Residential Foreclosure Benchbook

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RESIDENTIALFORECLOSUREBENCH BOOKJune 2013Prepared byHonorable Jennifer D. BaileyAdministrative Judge, Circuit Civil Jurisdiction DivisionEleventh Judicial Circuit of FloridaandDoris Bermudez-GoodrichAssistant General Counsel, Eleventh Judicial Circuit of Florida

TABLE OF CONTENTSIntroduction. 3Lender’s Right to Foreclose . 3Default. 4Acceleration . 4Statute of Limitations . 5Jurisdiction . 6Standing to Prosecute Foreclosure . 7Parties to the Foreclosure Action . 12Filing of the Lis Pendens . 21The Foreclosure Complaint . 22Original Document Filing and Reestablishment of the Note . 25Fair Debt Collection Practices Act (FDCPA) . 27Termination of Mandatory Mediation of Homestead Foreclosures . 28Service of Process . 28Personal Service . 29Constructive Service by Publication . 31Service of Process Outside the State of Florida and in Foreign Countries . 35Substitution of Parties . 37Entry of Default . 37Appointment of a Guardian ad Litem . 40Appointment of a Receiver. 40Summary Final Judgment of Foreclosure . 42Affidavits in Support of Motion for Summary Judgment . 44Affirmative Defenses . 48Summary Judgment Hearing . 55Final Judgment . 56Foreclosure Trials . 58Voluntary Dismissal . 59Post Judgment Issues . 60Right of Redemption . 63Judicial Sale . 64Certificate of sale . 66Finality of Mortgage Foreclosure Judgment . 67Objection to sale . 68Post Sale Issues . 69Certificate of Title . 70Protecting Tenants at Foreclosure Act of 2009 . 71Disbursement of Sale Proceeds. 72Deficiency Judgment . 73Bankruptcy . 78Florida’s Expedited Foreclosure Statute . 79Common Procedural Errors . 801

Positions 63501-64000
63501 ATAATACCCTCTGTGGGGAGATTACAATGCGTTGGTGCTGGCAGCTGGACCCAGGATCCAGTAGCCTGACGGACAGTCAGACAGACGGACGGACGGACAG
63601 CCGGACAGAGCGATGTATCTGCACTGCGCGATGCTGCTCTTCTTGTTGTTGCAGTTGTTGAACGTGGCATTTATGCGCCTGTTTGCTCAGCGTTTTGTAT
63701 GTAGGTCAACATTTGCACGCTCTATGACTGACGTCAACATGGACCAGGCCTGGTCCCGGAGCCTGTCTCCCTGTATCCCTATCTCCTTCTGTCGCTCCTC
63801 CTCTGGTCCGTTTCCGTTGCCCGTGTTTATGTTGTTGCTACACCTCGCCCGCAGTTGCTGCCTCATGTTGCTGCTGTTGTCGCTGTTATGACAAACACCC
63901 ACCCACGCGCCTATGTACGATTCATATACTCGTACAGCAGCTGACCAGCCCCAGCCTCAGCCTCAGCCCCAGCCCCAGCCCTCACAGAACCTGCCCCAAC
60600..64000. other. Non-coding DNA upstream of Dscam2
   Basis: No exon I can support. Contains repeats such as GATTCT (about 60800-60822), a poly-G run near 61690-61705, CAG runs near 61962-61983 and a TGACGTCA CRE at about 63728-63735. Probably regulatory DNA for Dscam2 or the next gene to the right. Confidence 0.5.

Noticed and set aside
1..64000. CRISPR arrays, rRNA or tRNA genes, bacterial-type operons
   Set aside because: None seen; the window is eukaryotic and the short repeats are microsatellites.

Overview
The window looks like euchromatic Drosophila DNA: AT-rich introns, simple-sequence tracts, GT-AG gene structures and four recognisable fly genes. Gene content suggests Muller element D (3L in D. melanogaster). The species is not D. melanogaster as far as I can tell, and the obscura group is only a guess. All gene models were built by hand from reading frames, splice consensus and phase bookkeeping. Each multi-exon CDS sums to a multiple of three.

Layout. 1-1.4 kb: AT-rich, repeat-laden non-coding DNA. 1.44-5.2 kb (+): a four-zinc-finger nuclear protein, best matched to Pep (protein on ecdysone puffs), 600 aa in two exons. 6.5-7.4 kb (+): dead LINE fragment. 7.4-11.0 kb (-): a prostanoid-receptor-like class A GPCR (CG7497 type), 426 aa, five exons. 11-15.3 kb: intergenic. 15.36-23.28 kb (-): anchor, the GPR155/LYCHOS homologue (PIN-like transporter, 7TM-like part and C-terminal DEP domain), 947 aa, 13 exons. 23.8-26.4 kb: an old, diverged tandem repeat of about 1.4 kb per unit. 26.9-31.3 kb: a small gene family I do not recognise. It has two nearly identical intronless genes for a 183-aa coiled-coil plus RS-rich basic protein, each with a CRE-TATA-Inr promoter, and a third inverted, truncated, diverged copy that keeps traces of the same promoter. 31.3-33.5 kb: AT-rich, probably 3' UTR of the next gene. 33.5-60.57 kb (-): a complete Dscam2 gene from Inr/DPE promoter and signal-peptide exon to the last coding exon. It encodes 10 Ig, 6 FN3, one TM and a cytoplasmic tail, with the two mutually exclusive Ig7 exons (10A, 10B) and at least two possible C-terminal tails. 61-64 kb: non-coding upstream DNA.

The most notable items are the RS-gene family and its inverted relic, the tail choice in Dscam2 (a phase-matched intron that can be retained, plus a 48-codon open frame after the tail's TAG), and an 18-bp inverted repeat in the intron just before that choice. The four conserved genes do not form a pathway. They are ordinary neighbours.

Mortgage Workout Options . 81 2010, 2011, 2012, 20132

Introduction1.Foreclosure is the enforcement of a security interest by judicial sale ofcollateral. All mortgages shall be foreclosed in equity. § 702.01, Fla. Stat. (2013).2.Definitions:(a)Mortgage: any written instrument securing the payment of money oradvances including liens to secure payment of assessments for condominiums,cooperatives, and homeowners’ associations. § 702.09, Fla. Stat. (2013).A mortgage creates only a specific lien against the property; it is not aconveyance of legal title or of the right of possession. § 697.02, Fla. Stat. (2013); Fla.Nat’l Bank & Trust Co. of Miami v. Brown, 47 So. 2d 748 (Fla. 1949).(b)Mortgagee: refers to the lender; the secured party or holder of themortgage lien. § 721.82(6), Fla. Stat. (2013).(c)Mortgagor: refers to the obligor or borrower; the individual or entity whohas assumed the obligation secured by the mortgage lien. § 721.82(7), Fla. Stat.(2013). The mortgagor holds legal title to the mortgaged property. Hoffman v. Semet,316 So. 2d 649, 652 (Fla. 4th DCA 1975).3.To foreclosure the mortgage lien and extinguish equities of redemption,secured parties must file a civil action. § 45.0315, Fla. Stat. (2013).Lender’s Right to Foreclose1.Constitutional obligation to uphold mortgage contract and right to foreclose.Art. 1, § 10, Fla. Const.(a)Right unaffected by defendant’s misfortune. Lee County Bank v.Christian Mut. Foundation, Inc., 403 So. 2d 446, 449 (Fla. 2d DCA 1981); Morris v.Waite, 160 So. 516, 518 (Fla. 1935).(b)Right not contingent on mortgagor’s health, good fortune, ill fortune, orthe regularity of his employment. Home Owners’ Loan Corp. v. Wilkes, 178 So. 161,164 (Fla. 1938).3